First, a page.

Saturday, March 10, 2012
Rome Changing to the Lutheran Order
Rome, Italy, Mar 8, 2012 / 03:58 pm (CNA/EWTN News).- Bishop Samuel Aquila of Fargo said he is delighted to have first-hand papal approval for changing the order by which children in his diocese receive the sacraments
“I was very surprised in what the Pope said to me, in terms of how happy he was that the sacraments of initiation have been restored to their proper order of baptism, confirmation then first Eucharist,” said Bishop Aquila, after meeting Pope Benedict on March 8.
Over the past seven years the Diocese of Fargo has changed the typical order of the sacraments of initiation. Instead of confirmation coming third and at an older age, it is now conferred on children at a younger age and prior to First Communion. Bishop Aquila said he made the changes because “it really puts the emphasis on the Eucharist as being what completes the sacraments of initiation” and on confirmation as “sealing and completing baptism.”
Of course, we Lutherans have typically followed the order of baptism, confirmation, and first communion for a very long time -- though we must be care not to infuse the Roman understanding of these sacraments upon Lutherans. Lutherans do not believe that confirmation completes baptism in any way or that confirmation is a sacrament. I am not (Terry, are you listening) speaking to the theology of the sacraments but to the order of reception only.
For a couple of generations we have been moving toward first communion before and separate from confirmation and now we Lutherans find that Rome is moving toward the order which was once our familiar sequence. Since it was Rome's practice of first communion that encouraged Lutherans in the first place (although Luther was never a fan of confirmation and Lutherans reclaimed this rite more out of romance than theology), will we Lutherans now begin to rethink our change and move back to the original pattern familiar to several hundred years of Lutheranism?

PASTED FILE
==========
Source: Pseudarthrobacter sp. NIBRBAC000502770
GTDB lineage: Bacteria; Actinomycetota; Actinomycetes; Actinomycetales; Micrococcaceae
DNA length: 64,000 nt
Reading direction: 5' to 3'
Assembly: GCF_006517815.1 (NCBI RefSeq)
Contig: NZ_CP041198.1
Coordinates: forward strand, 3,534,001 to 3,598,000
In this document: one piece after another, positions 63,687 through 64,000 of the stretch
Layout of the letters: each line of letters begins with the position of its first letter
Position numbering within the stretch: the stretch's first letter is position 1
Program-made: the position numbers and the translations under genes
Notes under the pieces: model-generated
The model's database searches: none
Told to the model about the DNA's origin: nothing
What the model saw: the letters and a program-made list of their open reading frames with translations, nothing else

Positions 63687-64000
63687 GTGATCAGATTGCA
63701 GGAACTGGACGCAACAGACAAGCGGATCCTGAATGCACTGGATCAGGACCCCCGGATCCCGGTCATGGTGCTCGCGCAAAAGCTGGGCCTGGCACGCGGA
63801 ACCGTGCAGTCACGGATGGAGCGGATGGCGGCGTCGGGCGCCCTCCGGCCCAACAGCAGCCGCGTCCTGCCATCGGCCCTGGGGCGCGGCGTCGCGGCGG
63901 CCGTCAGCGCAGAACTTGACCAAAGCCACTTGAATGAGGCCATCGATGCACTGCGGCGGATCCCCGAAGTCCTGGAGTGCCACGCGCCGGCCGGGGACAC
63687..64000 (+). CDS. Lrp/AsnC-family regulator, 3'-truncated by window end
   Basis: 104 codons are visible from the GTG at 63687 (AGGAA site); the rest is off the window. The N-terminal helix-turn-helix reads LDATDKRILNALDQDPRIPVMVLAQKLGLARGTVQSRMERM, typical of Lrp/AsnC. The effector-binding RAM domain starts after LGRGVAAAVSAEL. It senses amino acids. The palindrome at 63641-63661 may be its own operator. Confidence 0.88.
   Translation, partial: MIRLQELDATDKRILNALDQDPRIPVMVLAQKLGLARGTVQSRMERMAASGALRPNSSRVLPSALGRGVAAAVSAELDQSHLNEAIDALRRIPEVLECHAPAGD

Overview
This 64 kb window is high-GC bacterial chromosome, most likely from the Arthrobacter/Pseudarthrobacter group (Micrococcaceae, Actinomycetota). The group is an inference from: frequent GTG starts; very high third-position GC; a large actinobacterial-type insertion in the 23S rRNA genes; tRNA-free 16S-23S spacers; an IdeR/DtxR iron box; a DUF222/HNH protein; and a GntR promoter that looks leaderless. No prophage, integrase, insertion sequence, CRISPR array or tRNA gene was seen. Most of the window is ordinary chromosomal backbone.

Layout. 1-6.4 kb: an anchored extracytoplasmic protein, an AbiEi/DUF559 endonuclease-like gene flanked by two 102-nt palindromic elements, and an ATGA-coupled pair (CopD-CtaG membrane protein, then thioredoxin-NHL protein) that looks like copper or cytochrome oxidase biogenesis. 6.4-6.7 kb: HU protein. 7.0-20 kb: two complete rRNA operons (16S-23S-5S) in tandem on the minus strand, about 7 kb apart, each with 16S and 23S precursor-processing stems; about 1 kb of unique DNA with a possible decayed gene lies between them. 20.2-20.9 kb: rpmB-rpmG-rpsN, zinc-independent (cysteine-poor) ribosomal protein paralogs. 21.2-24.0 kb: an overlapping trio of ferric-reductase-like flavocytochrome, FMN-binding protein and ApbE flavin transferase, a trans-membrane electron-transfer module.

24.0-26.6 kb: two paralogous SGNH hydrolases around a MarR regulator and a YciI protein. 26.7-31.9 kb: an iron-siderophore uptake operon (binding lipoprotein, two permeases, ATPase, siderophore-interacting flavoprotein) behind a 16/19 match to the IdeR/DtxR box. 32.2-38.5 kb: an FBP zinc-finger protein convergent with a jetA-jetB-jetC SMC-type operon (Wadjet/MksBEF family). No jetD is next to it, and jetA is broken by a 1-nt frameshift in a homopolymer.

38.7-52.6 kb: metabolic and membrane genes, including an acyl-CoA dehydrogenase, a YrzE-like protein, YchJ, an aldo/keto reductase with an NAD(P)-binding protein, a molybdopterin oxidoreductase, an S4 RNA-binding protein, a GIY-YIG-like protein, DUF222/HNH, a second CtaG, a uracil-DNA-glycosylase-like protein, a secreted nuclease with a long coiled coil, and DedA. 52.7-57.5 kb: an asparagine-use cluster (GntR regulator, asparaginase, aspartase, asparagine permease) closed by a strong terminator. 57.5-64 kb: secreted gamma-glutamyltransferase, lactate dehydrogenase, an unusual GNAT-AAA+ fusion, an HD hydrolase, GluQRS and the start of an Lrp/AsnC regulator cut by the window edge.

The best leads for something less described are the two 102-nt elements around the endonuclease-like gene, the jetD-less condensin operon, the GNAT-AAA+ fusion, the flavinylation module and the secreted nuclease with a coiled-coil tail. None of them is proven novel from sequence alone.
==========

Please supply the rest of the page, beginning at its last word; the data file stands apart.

The one thing that I find odd in this is that it means that catechism is going to be taught to a much younger generation of children in the Roman dioceses where this change is being introduced and I am not sure how it is possible to do the same depth of instruction to children in say first through third grades as you might do to those in middle school. In fact one of the real dangers of moving instruction ever earlier is that the instruction itself is somewhat lacking in the depth that was once expected of both Lutherans and Roman Catholics when catechism took place a few years later. Certainly this presents a new challenge.
My only point to posting this is to show that we in Lutheranism have often seen Rome as the monolithic rock that barely changes and so we second guess our own positions in comparison. Now we find Rome moving closer to the Lutheran sequence and it will inevitably raise the question of whether we should change with them. I can think of arguments for and against the change and find myself even less certain of what I think is best the more I study the whole order in which catechism and first communion (hopefully including private confession) is administered among us Lutherans.